The two of them had the street to themselves at the moment and were able to ride side-by-side down the shallower snow in the middle, where the villagers had organized a log drag, a pole pulled behind a pair of horses that swept the top layer of snow to the side. They’d been sending a team out for the village streets every few hours for the last several days, and already the difference between the dragged and packed path and the untouched snow was a few inches. The full depth was approaching eight inches. Householders had cleared their own paths but were having a hard time keeping up with the persistent snowfall.
George had seen heavy snow occasionally in Virginia near the Blue Ridge, but even here in this otherworld version of the landscape, this much snow this early was considered unusual.
He stopped briefly at the Horned Man inn on the corner by the bridge to speak with Huw Bongam, the innkeeper. He gave his reins to Thomas to hold and stamped the snow from his feet before going in.
The main room was packed and noisy. The more fastidious fae were off in a group along one side, but the noisiest part of the crowd were korrigans. George had never seen so many of the dwarf-like folk all in one place. He’d only met the smith and his family at Greenway Court and a few traders as they came through.
Not many of the fae were as tall as George, at six foot four, and none were as broad. Huw Bongam had no difficulty spotting him as he came in, and made his way through the crowd. “Go back out on the porch, huntsman, or we’ll never be able to hear ourselves.” He pulled a cloak around himself and both stepped outside, where Thomas was waiting with the horses.
“I’m on my way to help Thomas with a new group at the Travelers’ Way,” George said. “Thought we might bundle up some of your guests and bring them with us, the ones who’re headed for Edgewood.”
“Well, you’d be doing me a favor, and that’s no lie. I’ve got more than I can handle. I’m used to housing folks who are snowbound for a day or two, but this call of Rhys’s for skilled craftsmen at Edgewood has brought out all the ambitious folks from Gwyn’s domain, and a few from the old world, too. Do you know, I’ve even got lutins, looking to expand their opportunities?”
“Where are you putting them all?”
“It’ll be the hayloft soon, if you don’t take some of them with you.”
“Alright, I’ll go on and see what’s come in at the Travelers’ Way and get them ready to move out immediately, without stopping here. If you could sort out your ‘keepers’ from the ones that want to get one step closer to Edgewood, tell them I’ll be back in about an hour with Thomas to lead them to Greenway Court.”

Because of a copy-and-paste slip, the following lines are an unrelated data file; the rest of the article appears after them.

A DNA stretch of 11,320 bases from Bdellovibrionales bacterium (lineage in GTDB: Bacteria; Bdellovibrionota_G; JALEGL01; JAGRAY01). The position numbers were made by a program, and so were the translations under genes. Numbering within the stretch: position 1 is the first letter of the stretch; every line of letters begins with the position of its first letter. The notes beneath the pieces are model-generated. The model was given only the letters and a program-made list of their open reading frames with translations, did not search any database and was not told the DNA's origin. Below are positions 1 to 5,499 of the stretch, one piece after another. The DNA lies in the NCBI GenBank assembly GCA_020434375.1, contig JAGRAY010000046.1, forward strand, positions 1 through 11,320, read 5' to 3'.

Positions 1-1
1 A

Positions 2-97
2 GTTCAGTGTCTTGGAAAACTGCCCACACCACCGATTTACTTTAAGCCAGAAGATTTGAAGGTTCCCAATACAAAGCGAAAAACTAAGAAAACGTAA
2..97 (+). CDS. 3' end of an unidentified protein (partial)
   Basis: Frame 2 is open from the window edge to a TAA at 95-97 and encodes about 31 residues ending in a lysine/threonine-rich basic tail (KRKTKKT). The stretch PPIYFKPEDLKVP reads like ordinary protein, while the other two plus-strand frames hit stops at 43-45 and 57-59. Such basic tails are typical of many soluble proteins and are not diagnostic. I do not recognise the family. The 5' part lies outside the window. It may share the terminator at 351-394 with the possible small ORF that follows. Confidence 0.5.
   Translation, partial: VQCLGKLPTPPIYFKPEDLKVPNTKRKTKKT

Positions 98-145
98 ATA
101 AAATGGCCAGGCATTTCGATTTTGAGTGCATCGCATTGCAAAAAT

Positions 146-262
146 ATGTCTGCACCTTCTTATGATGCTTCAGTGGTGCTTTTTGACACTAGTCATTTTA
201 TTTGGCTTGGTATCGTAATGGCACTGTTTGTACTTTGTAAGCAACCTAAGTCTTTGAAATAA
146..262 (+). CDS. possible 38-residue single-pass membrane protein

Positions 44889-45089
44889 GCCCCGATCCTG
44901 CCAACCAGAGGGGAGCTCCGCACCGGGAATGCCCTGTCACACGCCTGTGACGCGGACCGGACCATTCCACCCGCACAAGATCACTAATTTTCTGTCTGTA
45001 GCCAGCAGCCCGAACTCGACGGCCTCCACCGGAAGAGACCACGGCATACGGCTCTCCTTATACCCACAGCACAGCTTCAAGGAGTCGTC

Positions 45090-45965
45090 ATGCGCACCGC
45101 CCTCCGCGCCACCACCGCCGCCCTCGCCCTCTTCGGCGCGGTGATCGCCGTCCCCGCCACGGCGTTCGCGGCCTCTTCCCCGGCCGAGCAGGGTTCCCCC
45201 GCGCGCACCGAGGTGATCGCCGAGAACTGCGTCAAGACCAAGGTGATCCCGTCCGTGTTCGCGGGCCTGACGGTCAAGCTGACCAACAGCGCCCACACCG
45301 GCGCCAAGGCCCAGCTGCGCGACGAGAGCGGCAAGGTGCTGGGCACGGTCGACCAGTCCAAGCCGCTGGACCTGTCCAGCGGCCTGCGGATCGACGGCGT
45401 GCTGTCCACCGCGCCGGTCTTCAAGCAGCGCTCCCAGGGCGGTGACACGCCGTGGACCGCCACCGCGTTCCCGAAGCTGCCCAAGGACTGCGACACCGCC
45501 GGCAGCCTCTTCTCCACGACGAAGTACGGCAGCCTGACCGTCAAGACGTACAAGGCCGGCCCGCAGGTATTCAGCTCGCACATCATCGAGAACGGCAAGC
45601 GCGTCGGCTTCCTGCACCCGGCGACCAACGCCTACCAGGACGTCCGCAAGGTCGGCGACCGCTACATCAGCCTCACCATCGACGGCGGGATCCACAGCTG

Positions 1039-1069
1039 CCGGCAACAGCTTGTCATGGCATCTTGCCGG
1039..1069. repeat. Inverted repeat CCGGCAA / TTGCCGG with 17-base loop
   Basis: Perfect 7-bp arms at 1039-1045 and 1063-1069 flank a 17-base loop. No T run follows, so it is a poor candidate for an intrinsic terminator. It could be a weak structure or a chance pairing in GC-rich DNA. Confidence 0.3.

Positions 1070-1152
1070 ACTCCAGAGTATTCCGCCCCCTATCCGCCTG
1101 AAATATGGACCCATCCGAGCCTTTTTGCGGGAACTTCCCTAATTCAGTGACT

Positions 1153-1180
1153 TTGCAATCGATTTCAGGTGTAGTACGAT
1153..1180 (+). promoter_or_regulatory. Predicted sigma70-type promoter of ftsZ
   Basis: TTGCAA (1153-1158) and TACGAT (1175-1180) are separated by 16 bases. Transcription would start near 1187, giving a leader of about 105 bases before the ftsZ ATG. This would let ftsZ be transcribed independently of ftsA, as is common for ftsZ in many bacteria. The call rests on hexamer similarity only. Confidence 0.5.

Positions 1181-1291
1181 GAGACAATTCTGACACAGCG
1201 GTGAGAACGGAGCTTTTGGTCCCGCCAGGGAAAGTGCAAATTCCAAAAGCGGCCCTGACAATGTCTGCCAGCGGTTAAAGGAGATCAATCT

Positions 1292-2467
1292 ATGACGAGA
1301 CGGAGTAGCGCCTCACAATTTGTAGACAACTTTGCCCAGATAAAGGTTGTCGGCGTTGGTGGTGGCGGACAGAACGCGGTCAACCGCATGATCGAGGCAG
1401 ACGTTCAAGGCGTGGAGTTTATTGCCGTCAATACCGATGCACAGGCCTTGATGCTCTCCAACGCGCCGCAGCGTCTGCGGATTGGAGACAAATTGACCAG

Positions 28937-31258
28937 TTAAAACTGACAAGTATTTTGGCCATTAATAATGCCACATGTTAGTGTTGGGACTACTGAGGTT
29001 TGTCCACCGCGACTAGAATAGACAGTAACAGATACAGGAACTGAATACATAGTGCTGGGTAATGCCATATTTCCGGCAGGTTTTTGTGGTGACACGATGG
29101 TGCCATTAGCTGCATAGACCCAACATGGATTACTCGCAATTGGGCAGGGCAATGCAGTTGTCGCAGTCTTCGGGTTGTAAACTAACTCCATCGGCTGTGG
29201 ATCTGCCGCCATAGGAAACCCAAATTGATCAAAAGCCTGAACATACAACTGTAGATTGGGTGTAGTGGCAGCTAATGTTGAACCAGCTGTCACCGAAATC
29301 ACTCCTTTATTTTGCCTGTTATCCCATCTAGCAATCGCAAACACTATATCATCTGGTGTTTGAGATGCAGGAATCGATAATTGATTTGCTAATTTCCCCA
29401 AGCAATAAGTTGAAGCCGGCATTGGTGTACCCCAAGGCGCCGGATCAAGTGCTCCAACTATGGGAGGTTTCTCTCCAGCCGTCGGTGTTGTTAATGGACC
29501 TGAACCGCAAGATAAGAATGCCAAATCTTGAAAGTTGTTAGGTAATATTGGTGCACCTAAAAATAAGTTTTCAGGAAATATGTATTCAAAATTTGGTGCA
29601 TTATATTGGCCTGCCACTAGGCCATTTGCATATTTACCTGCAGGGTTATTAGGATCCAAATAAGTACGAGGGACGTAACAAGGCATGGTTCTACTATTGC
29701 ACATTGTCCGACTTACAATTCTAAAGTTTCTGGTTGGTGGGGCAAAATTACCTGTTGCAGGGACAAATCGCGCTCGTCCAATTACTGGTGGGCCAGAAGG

“I’ll do that,” Huw replied.
Thomas spoke up. “Not all of the newly arrived people are prepared for this much early winter. Can you spare the loan of any blankets for the trip to the manor house?”
George added, “What about horses or wagons for the folks here? They’ll have trouble walking in the snow, even if we help break more trail.”
“I’ll sort out some transportation and wraps for the journey, as much as I can spare, if you can get it back to me as soon as you can,” Huw said.
“Much appreciated,” George said. “If you can provide your own drivers, we’ll house them and they can bring back the empty wagons with your gear, weather permitting, plus any villagers who might be feeling trapped at court.”
With a nod, Huw went back inside and George remounted.
He rode with Thomas past the crossroads with the stone bridge on the right and turned into the cul-de-sac on the far left that led to the Travelers’ Way. All the peace and quiet of the snowy streets fled as they heard the raised voices and clangor of the expedition, fresh from the more civilized old world of Gwyn’s origins.
George hung back for a moment as Thomas rejoined the party. He saw seven wagons with goods and people, now shivering in the cold. There were a few fae on foot, and a couple of korrigans, but most of the travelers had heeded the instructions to come on horseback or with transport, and even the korrigans were mostly mounted on sturdy ponies, though they didn’t all look like seasoned horsemen. To his dismay, he saw what must be wives and families for a few of the travelers, so there were several children to think of.
Thomas’s reappearance drew the loudest speaker like a lodestone draws iron.
“A fine welcome this is, no one from the court and a foot of snow. How are we supposed to proceed?” This was from a tall fae, on the older side of middle-aged.
He put himself in front of the other fae as if he had taken charge of them, and they seemed to permit it, though George thought he detected hidden smiles as he continued to make a fuss. “We require some shelter in this wilderness. This is not what we were led to expect.”
Thomas said, with great self-control, “My lord Cadugan, allow me to present George Talbot Traherne, the great-grandson of our prince Gwyn ap Nudd.” He bowed from the saddle, and beckoned George forward.
“At last,” Cadugan said, gratified. “His brother Edern ap Nudd summoned me as steward for the Edgewood lands, on behalf of his grandson Rhys. I’m eager to see that all of us get there as quickly as possible.”
“I am pleased to meet you, sir, and all of you here,” George said in his best political voice. “I apologize for our unseasonable weather, but we have yet to find a way to keep the snow from falling.” This mild quip broke some of the tension, and the fractious crowd started to relax now that someone had appeared to take charge of them, someone acceptable to their leader.
One of the korrigan elders, a bearded man in practical woolens over a blue silk waistcoat came up to join Cadugan. He bowed. “I’m Tiernoc, elected leader for the journey for my folk.” He offered his hand up to George.
George didn’t dismount because he wanted the height to help direct the crowd, so he bowed low over his saddle to shake hands with the korrigan—very low, since Tiernoc was less than five feet tall.
“Are the two of you the leaders of everyone here, for now?” George asked.
“That’s right,” Tiernoc said, and Cadugan nodded.
“How many are you, including everyone?”
“Twenty-two fae,” Cadugan said.
“And seventeen of my folk,” Tiernoc added.